I hope you will be able to write the next sentence without a 5-foot letters, please. Other can read our conversation as well.

    Best regards and good learning.
I can’t help but have to put in my two cent’s worth.

I completely see it the same way as Aperisic. When we use participles, we have to understand it’s function within the phrase. When the participle within the phrase describes “when”, “where”, “how”and “what” etc. it’s an adverbial phrase, not clause.

Working in a down pour, Mike managed to change out his flat. In this sentence, Working – is a present participle used to described [how] Mike changed his flat tire. Working – is not a gerund and I think you have to agree.

With the same phrase, [Working in a down pour] [was a dangerous thing to do], working in down pour- now is a noun phrase modifying [was a dangerous thing to do]

Living in N.Y. is something I have to get used to. Living – is a gerund used as noun phrase modifying “I have to get used to”.

Personally, terminology of grammar are just labels. The important thing that counts is the ability to write and express. There is no need to riducule or insult people for not seeing things in your light.

Grammar books are helpful but they are sometime prone to misinterpretation and not always accurate either. I think if one comes here for answers, he should leave the arrogance at the door.

Peace out!
Maple
Hi,

Finally the "adverbial participle" was mentioned in this forum.

The "participle" phrase functions as an adverb is often said by teachers in China, and I'd been wondering why those grammar knowledge links provided by IK don't include that.

Emotion: smileEmotion: star

Hi Maple,

I'll try to make it more precise, to myself as well.

adverbial participle

1. (linguistics) A participle that modifies a verb in same sentence and which is equivalent to an adverbial clause in English. Adverbial participles may denote time, condition, cause, concession, manner, means, purpose, or attendant circumstance.

In English, thus, adverbial participle is represented by an adverbial clause. When such a clause is replaced by a participle, such participle may have the function of an adverbial participle. However, in English such a replacement is possible only if two sentences (main and adverbial) have the same subject or when the subordinate sentence is related to the near object. Thus, in English we can't define the grammatical object which is the adverbial participle, because of the serious restrictions, but it can happen that a participle has the function very similar to adverbial participle as explained above.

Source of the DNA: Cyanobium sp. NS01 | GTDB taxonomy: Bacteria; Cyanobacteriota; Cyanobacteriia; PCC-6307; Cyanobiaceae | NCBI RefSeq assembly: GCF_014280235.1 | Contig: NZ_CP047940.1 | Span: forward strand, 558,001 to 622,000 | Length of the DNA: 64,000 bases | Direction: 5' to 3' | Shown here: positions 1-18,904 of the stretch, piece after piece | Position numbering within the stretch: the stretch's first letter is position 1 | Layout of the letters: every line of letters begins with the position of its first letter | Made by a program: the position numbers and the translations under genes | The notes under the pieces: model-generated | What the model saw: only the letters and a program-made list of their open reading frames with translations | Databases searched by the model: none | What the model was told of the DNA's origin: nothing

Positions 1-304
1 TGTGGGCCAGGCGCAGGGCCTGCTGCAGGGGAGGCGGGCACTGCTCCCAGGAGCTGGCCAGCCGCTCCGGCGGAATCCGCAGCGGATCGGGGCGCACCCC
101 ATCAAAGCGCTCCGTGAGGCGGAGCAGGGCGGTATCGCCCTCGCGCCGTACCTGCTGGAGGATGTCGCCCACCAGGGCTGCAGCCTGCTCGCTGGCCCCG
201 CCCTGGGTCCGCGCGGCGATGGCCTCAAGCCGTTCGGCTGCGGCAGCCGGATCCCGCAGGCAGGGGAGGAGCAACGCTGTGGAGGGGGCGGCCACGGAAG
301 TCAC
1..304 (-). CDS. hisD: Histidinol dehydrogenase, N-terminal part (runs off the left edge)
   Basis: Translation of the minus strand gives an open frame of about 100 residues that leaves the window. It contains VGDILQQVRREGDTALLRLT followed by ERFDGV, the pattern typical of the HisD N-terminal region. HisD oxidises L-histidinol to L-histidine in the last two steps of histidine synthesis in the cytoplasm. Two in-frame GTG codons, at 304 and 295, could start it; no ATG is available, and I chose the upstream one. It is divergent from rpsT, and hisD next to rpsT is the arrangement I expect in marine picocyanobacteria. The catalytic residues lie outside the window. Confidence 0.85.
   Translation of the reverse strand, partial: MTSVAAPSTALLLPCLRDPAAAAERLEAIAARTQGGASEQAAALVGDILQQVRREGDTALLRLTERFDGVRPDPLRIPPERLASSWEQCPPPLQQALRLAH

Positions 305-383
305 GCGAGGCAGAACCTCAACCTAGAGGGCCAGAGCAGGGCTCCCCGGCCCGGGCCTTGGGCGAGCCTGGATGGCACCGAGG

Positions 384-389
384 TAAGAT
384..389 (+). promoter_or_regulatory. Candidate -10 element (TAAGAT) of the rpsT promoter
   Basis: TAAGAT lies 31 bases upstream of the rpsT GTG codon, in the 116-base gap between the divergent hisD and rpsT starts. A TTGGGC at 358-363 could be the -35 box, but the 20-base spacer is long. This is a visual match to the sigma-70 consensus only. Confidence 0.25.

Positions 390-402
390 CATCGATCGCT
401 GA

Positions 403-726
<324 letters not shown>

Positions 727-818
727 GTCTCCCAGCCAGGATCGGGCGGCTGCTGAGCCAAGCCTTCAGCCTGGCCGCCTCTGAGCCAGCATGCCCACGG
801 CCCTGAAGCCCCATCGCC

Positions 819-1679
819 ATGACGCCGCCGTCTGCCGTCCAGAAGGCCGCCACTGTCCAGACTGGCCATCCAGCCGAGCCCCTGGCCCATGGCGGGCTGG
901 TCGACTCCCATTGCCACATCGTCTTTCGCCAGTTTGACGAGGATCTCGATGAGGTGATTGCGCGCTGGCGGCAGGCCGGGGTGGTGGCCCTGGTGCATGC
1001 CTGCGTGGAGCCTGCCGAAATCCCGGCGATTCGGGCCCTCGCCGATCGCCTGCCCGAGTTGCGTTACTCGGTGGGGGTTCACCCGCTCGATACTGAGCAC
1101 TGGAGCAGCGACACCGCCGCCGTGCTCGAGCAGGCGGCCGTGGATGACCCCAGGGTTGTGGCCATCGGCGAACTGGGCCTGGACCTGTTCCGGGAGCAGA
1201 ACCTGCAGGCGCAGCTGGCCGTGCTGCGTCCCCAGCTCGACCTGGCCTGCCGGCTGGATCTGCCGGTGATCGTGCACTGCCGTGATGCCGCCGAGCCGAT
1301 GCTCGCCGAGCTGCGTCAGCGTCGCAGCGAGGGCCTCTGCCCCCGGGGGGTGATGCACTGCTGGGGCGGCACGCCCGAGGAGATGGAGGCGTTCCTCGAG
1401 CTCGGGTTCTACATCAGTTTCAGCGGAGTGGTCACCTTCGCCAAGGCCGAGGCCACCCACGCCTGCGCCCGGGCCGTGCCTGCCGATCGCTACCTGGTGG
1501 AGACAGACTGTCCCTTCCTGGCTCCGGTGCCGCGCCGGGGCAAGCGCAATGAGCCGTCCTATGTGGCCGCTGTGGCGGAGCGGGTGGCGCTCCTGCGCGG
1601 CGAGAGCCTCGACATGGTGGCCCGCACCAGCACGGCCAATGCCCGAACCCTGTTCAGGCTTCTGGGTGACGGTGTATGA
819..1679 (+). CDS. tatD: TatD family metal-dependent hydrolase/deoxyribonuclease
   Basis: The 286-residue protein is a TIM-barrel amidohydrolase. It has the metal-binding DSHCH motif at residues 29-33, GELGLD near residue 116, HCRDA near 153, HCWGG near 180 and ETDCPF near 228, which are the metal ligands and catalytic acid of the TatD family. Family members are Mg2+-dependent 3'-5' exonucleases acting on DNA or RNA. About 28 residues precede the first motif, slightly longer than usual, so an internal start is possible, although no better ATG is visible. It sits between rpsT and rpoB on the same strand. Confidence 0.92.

From: http://www.bbc.co.uk/worldservice/learningenglish/grammar/learnit/learnitv197.shtml

being in participle clauses

We can use an adverbial participle clause to express reason or cause as an alternative to a because/since/as clause. Using a participle clause in this way is more characteristic of written English or a literary style, rather than spoken colloquial English. Compare the following:

· Being French, he is passionate about wine and cheese.
Instead of : Because he is French, he is passionate about wine and cheese.

· Being a friend of Tony Blair, I'm often invited to No 10.
Rather than: As I am a friend of Tony Blair, I'm often invited to No 10.

· Being quite slim, I was able to squeeze through the hole in the railings. Instead of: Since I am quite slim I was able to squeeze through the hole in the railings.

· Being rather over weight, Geoffrey was unable to squeeze through. Rather than: Because he's rather over weight, Geoffrey was unable to squeeze through.

Students: We have free audio pronunciation exercises.
Hi Swagat Lakshmi,

Please do NOT make such negative comments in the future, whether you agree or disagree with other posters.
Goodman
Personally, terminology of grammar are just labels. The important thing that counts is the ability to write and express..

Now you can say that again.[Y] The rules are to help us to learn the language better, not to bewilder us. Whichever parsing system one adopts, the key factor is always the well understanding and appropriate applying.

------------------

Hi, Aperisic

Thanks for your further explanation. [C]

I'll think it over.Emotion: snail

Maple

————————————————

edited words (Sorry for straying from the point):

My textbook says: Now you can say that again. (colloq) = You are quite right. I agree with you completely.

But I suspect whether It could always be read this way.Emotion: rolleyes... I guess it can cause misreading Emotion: indifferent

Personally, terminology of grammar are just labels. The important thing that counts is the ability to write and express.

In order to achieve that you have to start with the precise grammar rules and slowly overcome their stringency, once you clearly understand why the rules are given the way their are.

Grammar is a mother skirt, always safe, always loved and always supportive. But, it does not bring the world at your feet.

My textbook says: Now you can say that again. (colloq) = You are quite right. I agree with you completely.

That is how it is understood.
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Now I think I can feel free to use the expression “now you can say that again" when I agree with the speaker.

Thanks for your clarification.Emotion: smile